Eugène Ysaÿe – Extase, op. 21 (1921) 4ème Poème pour violon et orchestre
(b. Liège, 16 July 1858; d. Brussels, 12 May 1931)
Eugène Ysaÿe’s sixtieth birthday found the great violinist in America, far from the turmoils of the world war in his native Belgium, but concerned and depressed about his future and the future of music. The greatest violin virtuoso of his age – the man whose musical personality Bernard Shaw had called “prodigiously unmanageable,” the dedicatee of the Franck Sonata, the Debussy String Quartet, the Fauré String Quintet, and Chausson’s Poème – was suffering from asthma, diabetes, and a trembling bowing arm that spelt the end of his career on the concert stage. All the while he watched the world of music and European culture as he knew it collapsing about him. “The Americans have fled from the nightmare of war into the arms of the dance,” he wrote in a forty-page letter to one of his sons in the trenches:
“I have before me the spectacle of a nation which hitherto has prided itself on its puritanism, giving way to lust…. It is a saturnalia beyond the dreams of Rome, a sabbath of unnumbered witches.”
Nevertheless, it was this same morally depraved America that offered the great violinist a chance to renew his career. He accepted a position as conductor of the Cincinnati Symphony Orchestra (1918-22) and prepared to devote his declining years to conducting and composition.
Ysaÿe’s prowess as a conductor is well-attested: twenty-five years earlier he had turned down the post of chief conductor of the New York Philharmonic. His strength as a composer, however, still awaits final assessment. The Six Sonatas for Unaccompanied Violin (op. 27) have never lacked for champions, from Ruggiero Ricci to Gidon Kremer; and the Sonata for Unaccompanied Cello (op. 28) has recently found favor as well (Ysaÿe was also an accomplished player of the cello and the piano). The fate of his orchestral music, however, still hangs in the balance.
Ysaÿe had no special training in composition, but having played in professional orchestras from the age of seven, and having an unmatched command of his own instrument, he naturally absorbed the late-romantic idiom. If he could later dismiss his six juvenile concertos as “just imitations of Vieuxtemps,” he had no doubts that his Poème elégiaque (op. 12) had broken new ground:
“The poème form has always appealed to me. It favors the expression of feeling without being subject to the restrictions of concerto form; it can be lyrical or dramatic and is in essence half-romantic, half-impressionistic. It comprises light and shadow and every intervening shade; the composer is able to paint what he wishes without keeping within any rigid framework. In a word, the poème is a picture painted without a model.”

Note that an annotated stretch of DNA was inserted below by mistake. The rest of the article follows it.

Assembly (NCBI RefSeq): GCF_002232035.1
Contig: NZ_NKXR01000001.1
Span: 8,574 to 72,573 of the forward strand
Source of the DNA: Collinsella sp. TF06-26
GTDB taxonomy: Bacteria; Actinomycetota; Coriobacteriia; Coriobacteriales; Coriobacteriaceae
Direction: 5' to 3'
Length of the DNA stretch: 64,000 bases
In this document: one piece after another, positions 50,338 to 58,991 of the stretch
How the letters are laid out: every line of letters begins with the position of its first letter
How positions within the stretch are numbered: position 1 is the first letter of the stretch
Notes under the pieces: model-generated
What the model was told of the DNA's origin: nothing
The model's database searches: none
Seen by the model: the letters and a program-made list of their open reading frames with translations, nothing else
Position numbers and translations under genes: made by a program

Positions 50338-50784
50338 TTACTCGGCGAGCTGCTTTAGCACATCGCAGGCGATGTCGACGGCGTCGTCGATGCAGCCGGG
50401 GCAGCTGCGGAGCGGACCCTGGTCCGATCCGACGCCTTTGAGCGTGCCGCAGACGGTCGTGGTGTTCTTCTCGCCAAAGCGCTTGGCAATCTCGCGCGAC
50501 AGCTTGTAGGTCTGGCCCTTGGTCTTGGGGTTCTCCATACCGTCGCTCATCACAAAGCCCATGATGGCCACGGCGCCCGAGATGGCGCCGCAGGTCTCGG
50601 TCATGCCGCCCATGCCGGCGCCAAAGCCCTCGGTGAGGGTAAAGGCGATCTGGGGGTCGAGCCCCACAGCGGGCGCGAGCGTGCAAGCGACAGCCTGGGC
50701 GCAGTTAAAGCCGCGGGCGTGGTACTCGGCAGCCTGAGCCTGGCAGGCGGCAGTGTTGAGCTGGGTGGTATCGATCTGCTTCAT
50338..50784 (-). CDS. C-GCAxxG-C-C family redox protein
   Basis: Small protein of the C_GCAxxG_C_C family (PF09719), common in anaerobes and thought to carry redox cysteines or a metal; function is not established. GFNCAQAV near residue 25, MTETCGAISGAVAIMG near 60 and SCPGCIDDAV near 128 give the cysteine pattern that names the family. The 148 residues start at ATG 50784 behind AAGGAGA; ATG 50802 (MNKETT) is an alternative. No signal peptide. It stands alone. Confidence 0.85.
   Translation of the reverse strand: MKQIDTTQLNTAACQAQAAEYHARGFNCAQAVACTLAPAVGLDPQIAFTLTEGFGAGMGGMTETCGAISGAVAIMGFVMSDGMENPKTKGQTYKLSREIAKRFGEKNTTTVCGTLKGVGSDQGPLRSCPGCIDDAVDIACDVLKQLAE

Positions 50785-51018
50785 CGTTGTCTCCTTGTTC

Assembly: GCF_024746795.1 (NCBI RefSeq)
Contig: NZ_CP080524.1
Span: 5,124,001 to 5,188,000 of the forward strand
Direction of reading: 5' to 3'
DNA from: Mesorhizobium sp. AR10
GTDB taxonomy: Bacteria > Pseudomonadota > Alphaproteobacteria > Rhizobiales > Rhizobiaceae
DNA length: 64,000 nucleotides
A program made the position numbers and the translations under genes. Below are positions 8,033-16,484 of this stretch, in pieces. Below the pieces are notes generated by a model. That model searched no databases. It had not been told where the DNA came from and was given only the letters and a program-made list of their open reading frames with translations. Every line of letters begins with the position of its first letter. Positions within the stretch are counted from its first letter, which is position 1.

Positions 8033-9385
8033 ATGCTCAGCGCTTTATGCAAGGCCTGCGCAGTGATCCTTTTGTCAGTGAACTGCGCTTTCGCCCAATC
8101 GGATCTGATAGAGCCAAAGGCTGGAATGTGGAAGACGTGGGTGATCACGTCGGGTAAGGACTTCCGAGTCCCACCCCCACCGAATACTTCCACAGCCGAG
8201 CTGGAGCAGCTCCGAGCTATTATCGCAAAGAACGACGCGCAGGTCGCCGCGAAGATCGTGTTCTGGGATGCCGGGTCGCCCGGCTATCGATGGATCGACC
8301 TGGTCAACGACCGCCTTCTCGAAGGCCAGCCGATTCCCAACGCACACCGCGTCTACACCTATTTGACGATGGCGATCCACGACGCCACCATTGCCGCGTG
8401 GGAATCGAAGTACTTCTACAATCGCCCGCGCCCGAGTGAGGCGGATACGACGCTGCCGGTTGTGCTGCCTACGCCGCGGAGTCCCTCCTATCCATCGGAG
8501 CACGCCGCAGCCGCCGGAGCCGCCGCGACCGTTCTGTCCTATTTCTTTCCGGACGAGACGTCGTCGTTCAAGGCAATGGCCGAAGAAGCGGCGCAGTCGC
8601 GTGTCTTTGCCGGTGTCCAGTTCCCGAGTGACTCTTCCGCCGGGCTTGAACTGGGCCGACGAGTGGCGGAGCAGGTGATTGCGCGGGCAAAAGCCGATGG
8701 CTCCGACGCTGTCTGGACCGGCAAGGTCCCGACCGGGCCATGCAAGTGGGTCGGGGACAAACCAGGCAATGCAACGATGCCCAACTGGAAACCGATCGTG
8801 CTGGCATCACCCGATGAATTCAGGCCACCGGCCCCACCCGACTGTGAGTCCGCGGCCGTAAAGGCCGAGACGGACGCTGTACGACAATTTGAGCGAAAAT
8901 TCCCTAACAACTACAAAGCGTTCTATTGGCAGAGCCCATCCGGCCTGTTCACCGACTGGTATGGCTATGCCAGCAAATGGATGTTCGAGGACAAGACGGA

Op. 12 was to become the first of eight poèmes that formed the core of Ysaÿe’s compositional output. The novelty of the form was not lost on his contemporaries, especially, Ernest Chausson (1855-1899), whose famous Poème of 1896 (op. 25) profited at every stage from Ysaÿe’s example and personal assistance. Ysaÿe’s poèmes range from evocative children’s music, such as the Petit poème romantique pour un enfant (op. 14a), to the thinly disguised emotional outpourings of his Cincinnati years: Exil! (op. 22) and the work of the present volume, Extase (op. 21).
Ysaÿe was not candid about the autobiographical content of his music, and Extase is no exception. It bears a dedication to his brilliant young colleague Mischa Elman, with whom he often appeared in public in duets. “Elman was born with a violin in his hands,” he wrote to his wife in 1912:
“and as I adore both the qualities and the defects of youth, and as I love exuberance and enthusiasm and warmth of rhythm, I assure you that I had intense pleasure in listening to a violin palpitating beneath the will of this young devil of twenty.”
In part, the “ecstasy” of the title was thus entirely musical. When Ysaÿe had toured the musical world with the Franck Sonata, introducing this demanding work to an at first uncomprehending public, the art nouveau sculptor Victor Rousseau (1865-1954) was inspired by one of his performances to create a piece of sculpture: two female figures raising their arms to heaven in gratitude. The title of the work: “Ecstasy.”
Yet op. 21 is more than a paean to the erotic lure of music. In his Cincinnati years Ysaÿe formed a seemingly hopeless attachment to one of his violin students. Exil! (1918), as we are informed by his son, publisher, and biographer Antoine Ysaÿe, was an attempt to find a musical outlet for the futility of these newly aroused feelings. In Extase, dating from the same period (1921), similar emotions of mingled yearning and renunciation are obviously at play. In the event, the feelings were to find a different outlet: in 1927, four years after the death of his wife, Ysaÿe and his American violin student from Cincinnati, Ginette Dincin married, he at nearly seventy, she at twenty-four. Ysaÿe’s son Antoine provides the fitting epitaph to the unequal but satisfying union:
“It was not an old man’s folly; it was not a young woman’s sacrifice – or cupidity; it was the natural ending of a situation towards which both had been moving, gently, steadily, for several years.”
Such, briefly, is the historical, biographical, and psychological background of Ysaÿe’s Extase. It, too, has had its champions, most notably David Oistrakh in a famous recording of 1953. In the end, its future must rise or fall with the fate of the poèmes as a whole, as is perhaps best expressed by the great historian Marc Pincherle:
“Ysaÿe’s poèmes, as the titles indicate, are quintessentially romantic, and since their character is so strongly drawn it follows that they will have both admirers and detractors. But whichever side one may take, their value is unquestionable.”
Bradford Robinson, 20045
For performance materials please contact the original publisher, Schott frères, Brussels.